They may have each put away FCS teams last week, but Wake Forest and UNC need to look ahead to their upcoming matchup.
By ANDREW JONESFS Carolinas
North Carolina and Wake Forest played FCS teams last weekend that really aren't too far apart in terms of talent and expectations. But the difference in what the
Tar Heels did to Elon and the
Demon Deacons did to Liberty was significant.
But that means nothing heading into this weekend's matchup pitting the longtime rivals in Winston-Salem.
UNC smashed Elon 62-0 while Wake escaped Liberty 20-17. But the emotional investment Carolina put into that game, given what the program had been through over the last two years with an NCAA investigation and eventual punishment, and that it has a new coaching staff, probably helped account for the lopsidedness of the game.
Larry Fedora's Tar Heels made tearing apart Elon a point of emphasis, and they did just that. But the baby blues have put that game behind them and the focus now is, well, themselves. Regardless of the opponent, Fedora wants his new team to continue working to learn its new systems on both sides of the ball.
"It's the next opportunity for us, that's the culture we're trying to establish," Fedora said about this week's game, which kicks off at 3:30 p.m. "It doesn't matter who you're playing, when you play them, where you play them, it's just the next opportunity and we need to get our guys prepared to play."
Fedora said his team made numerous small mistakes in the pummeling of the Phoenix, and it stands to reason that the Demon Deacons will be a much more difficult opponent. Wake has a talented quarterback in third-year starter Tanner Price, fine skill personnel, some playmakers on defense, and one of the most respected coaches in the nation in Jim Grobe.
And it's a conference game in Week 2 of the Fedora regime. Make no mistake, plenty can go wrong for the Heels.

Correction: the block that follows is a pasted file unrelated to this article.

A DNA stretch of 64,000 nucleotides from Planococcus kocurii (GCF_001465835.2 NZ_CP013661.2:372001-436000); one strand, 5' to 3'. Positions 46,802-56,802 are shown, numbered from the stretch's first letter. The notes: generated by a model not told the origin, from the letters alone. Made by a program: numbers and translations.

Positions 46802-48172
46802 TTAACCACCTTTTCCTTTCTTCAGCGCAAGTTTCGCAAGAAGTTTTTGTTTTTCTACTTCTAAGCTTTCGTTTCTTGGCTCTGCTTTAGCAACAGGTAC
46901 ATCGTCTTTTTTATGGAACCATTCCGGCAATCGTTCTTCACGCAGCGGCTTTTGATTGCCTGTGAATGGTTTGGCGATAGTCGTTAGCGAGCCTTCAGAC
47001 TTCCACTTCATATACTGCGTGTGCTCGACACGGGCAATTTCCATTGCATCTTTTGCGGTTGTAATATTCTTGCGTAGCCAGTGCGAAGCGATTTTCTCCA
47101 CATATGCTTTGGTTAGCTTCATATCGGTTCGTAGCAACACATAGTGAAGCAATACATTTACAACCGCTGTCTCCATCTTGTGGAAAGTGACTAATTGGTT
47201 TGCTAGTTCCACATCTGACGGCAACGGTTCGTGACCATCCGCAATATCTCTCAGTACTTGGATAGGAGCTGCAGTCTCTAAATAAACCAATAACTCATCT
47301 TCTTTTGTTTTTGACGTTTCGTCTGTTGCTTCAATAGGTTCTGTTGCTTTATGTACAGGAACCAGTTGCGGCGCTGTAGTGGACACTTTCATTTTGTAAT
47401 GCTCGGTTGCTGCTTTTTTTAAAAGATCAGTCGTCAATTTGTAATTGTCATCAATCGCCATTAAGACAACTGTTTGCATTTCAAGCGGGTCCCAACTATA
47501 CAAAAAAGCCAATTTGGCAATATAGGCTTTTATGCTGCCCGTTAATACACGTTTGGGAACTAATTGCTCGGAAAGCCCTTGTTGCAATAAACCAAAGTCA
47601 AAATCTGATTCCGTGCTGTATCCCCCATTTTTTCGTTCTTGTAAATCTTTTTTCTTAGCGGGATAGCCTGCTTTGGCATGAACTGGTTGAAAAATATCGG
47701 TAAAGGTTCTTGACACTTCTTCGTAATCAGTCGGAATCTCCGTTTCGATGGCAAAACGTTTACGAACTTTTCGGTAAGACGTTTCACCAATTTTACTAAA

"It's on the schedule and we don't have any choice in the matter," Fedora said, giving the impression he'd rather not play an ACC game just yet. "Some teams played conference games their first week. Whether you like it or not, it is what it is and there is going to be a winner and a loser. It will still count at the end of the season, so you might as well not worry about it."
Grobe's attention is squarely on the opponent. But at least the Wake staff has a game film of UNC to watch. Liberty also had a new staff, headed by former Kansas coach Turner Gill and defensive coordinator Carl Torbush, a former head coach at UNC.
"It was hard for us against Liberty this past weekend," Grobe said. "We weren't real sure what we were going to see from Turner and his coaching staff. We've got some of the same issues (with UNC). (They give you) a different look defensively than we're used to, and offensively they give you the up-tempo stuff which is real difficult since it forces your defenders to try and line up a play in a hurry. They've got one of the more talented teams in the country."
Wake was once the ACC team that was a preparation nightmare because of the misdirection ground game and quirky passing attack Grobe employed. But with Price under center, Wake is more of a spread, drop-back passing team.
The Deacs will still toss a lot of wrinkles UNC's way, especially in how they use wide receiver Michael Campanaro, who is one of the best players in the ACC and more unique ones in the nation. He threw two touchdown passes a year ago. He runs the ball from scrimmage and even returned a punt for a score last fall.
Grobe, who is generally as good at identifying problems and fixing them as any head coach in the ACC, doesn't want to give his opponent any edge, so he's not going to say a whole lot. Yet, given UNC's potential and that his club nearly lost to an FCS team, his words may not need mincing.
"I think we're really a team in transition right now," he said. "We've lost a lot of players from last year's team, and I've told people over and over again that we've got a lot of talent on this football team. They're just young guys, it's not happening overnight. We've got to develop them in a hurry to be competitive this weekend."
It wouldn't be unlike either program, given their recent histories, to swap spot for three hours Saturday. A Wake win should surprise nobody, and that's why this is theoretically a much better matchup than paper suggests.